If someone wrote a book about me, I would have to read it as soon as it was published. But that wasn’t the case for Alan Webb. He said he felt he needed to accomplish more before reading “Sub 4:00: Alan Webb and the Quest for the Fastest Mile.”
I read Chris Lear’s book and attended the Summer Runner Book Club put on by Pacers Running at the Navy Yard location in Washington, D.C. It was the same weekend as the Crystal City Twilighter 5K, which I ran for BibRave. Webb ran that race as well.
Lear and Webb were there for the book club the evening of Sunday, July 23, which I thought was a really cool event. I had other plans during the first Summer Runner Book Club and the next event in the series was canceled, but I am definitely going to look for the Summer Runner Book Club next year, even though I live pretty far away in Salisbury, Maryland. (I have family in the area, so I can make other plans while across the bridge.)
Admission was $10 per book club or $25 for all three, and RunWashington was also involved, according to the Pacers Running website.
Jeff asked Lear and Webb questions, and then the floor was open for audience questions. I hadn’t actually finished the book yet when I attended the book club (I have now), but that didn’t seem to make a difference.
Webb is the American with the fastest mile time — 3:46.91! — but the book detailed a tough year for him as a freshman at the University of Michigan. The media and the public expected a lot from him after breaking the sub-4:00 barrier as a senior in high school. With running being such a mental sport, I can only imagine how stressful and nerve-wracking Webb’s life would have been at that time.
It also seemed like he couldn’t fully trust in his college coach, Ron Warhurst.
At the book club, the moderator, Heather Jeff of Pacers Running, said she didn’t really like Webb as she read the book — and I could relate to that. I wanted to like him, but as I read the book, he didn’t seem that likable. More than a decade after his freshman year in college at this recent event, he was friendly and open with the audience. Webb even said during the book club that he wasn’t a good teammate.
I liked the way the book was written. A former journalist, I have found that I seem to enjoy books written by journalists and the writing style. Also from my reporter perspective, I thought it was cool how much access Lear had to Webb and his team.
Readers not only learn about what Webb goes through and his experiences at races in the book, but they get to know his teammates as well.
One thing I found interesting was just how tactical these races are. Whenever I have run a race for speed, even when I used to run track in high school, I have always just tried to run as fast as I can. Of course I have thought about pacing myself, but I’ve never purposely gone slower than I knew I could for a tactical reason, or been in a race where I knew all about the other runners and their styles and how they might perform, and based my running on that.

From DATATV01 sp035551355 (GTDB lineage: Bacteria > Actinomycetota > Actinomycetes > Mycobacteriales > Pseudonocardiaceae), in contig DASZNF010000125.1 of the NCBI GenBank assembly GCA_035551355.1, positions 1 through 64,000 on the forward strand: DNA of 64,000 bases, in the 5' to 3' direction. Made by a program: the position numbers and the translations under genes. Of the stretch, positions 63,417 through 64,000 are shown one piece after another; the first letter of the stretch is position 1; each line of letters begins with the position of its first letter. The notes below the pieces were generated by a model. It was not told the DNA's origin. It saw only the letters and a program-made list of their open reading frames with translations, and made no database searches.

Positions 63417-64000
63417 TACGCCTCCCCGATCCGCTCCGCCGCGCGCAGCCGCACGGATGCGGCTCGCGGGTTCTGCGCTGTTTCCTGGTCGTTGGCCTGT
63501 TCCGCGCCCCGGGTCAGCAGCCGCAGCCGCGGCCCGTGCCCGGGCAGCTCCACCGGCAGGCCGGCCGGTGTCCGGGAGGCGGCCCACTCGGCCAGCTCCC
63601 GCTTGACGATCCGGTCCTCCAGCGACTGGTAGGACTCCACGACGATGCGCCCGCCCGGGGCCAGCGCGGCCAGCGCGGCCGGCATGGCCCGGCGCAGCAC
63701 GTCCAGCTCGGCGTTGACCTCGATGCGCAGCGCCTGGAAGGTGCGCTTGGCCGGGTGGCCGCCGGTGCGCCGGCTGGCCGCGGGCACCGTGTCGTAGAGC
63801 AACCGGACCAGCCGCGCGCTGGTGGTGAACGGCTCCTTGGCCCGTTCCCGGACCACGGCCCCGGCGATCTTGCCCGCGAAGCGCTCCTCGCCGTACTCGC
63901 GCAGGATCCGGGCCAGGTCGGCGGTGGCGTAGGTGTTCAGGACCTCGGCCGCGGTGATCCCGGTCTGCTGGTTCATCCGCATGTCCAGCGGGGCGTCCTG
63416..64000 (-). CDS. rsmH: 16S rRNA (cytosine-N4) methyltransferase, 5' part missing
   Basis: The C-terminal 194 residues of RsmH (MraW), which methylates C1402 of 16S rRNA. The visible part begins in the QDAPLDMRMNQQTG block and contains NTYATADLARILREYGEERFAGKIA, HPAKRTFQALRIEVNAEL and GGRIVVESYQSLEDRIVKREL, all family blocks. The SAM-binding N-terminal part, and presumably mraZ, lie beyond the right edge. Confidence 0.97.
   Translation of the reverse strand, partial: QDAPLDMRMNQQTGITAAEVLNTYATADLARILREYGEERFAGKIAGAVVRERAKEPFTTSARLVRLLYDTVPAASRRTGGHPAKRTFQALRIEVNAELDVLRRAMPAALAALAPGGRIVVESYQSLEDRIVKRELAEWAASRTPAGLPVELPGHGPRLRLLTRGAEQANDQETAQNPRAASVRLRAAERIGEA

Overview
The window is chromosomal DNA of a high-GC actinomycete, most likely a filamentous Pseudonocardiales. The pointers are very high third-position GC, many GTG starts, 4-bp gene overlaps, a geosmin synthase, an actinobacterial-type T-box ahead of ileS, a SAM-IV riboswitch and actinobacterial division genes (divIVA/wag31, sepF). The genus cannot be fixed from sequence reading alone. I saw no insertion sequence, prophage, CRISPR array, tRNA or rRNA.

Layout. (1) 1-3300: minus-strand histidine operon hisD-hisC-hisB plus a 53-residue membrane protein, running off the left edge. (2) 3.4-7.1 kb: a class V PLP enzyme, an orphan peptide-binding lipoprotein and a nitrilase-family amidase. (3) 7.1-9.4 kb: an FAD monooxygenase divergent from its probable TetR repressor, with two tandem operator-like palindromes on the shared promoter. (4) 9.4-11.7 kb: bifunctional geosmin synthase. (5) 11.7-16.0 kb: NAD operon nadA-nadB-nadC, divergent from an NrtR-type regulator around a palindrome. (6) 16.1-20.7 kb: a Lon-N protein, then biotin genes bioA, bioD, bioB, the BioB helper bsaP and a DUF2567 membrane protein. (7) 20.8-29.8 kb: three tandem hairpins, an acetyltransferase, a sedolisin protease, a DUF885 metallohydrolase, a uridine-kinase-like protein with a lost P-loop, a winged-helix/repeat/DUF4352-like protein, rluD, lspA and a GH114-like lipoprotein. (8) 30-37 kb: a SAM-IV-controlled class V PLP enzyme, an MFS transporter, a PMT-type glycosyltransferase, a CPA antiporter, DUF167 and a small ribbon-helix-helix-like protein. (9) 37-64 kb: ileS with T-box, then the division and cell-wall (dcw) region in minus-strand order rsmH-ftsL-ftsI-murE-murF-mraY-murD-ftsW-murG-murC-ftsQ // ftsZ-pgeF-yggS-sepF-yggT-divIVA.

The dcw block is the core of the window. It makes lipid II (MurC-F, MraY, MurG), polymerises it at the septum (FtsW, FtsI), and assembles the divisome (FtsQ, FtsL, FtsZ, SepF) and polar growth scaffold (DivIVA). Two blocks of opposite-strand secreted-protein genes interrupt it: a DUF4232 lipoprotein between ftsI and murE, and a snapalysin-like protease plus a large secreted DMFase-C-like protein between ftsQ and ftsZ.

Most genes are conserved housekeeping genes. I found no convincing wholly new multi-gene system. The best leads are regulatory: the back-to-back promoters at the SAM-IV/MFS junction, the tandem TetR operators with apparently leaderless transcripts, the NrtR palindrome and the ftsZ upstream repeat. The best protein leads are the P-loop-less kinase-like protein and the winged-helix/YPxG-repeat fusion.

I am not a star runner or anything, but it’s interesting that one person can set the pace as “slow” — even though the runners’ “slow” pace in this book is still extremely fast — and how people turn up the speed at the end. The racers would often finish the races within minuscule amounts of time.
Knowing that Webb had done the Crystal City Twilighter 5K the day before, I asked if he enjoys doing races or if he’s kind of tired of them. He said he likes running races like that one. Now, he can do races for fun and at a slower pace.
A kid who was at the book club asked him about his times, and Webb had said something about how his 5K time was OK, or something like that. Well, he said his 5K personal record was 13:10. The kid thought that was impressive, and of course I do, too. I’ve never even run two miles in 13:10.
After the book club, Webb and Lear both signed my book and I was able to get a photo with Webb. I appreciate that they were able to take the time with all the attendees who were waiting in line.
I’m also interested in reading Lear’s other book, “Running With the Buffaloes: A Season Inside With Mark Wetmore, Adam Goucher, and the University of Colorado Men’s Cross Country Team.”
“Sub 4:00: Alan Webb and the Quest for the Fastest Mile” was an interesting look into not just Webb, but competitive college running. Thanks to Pacers Running for hosting this event with the author and the subject of the book, too!
Interested in hearing the discussion? Pacers Running posted a live video from the event.
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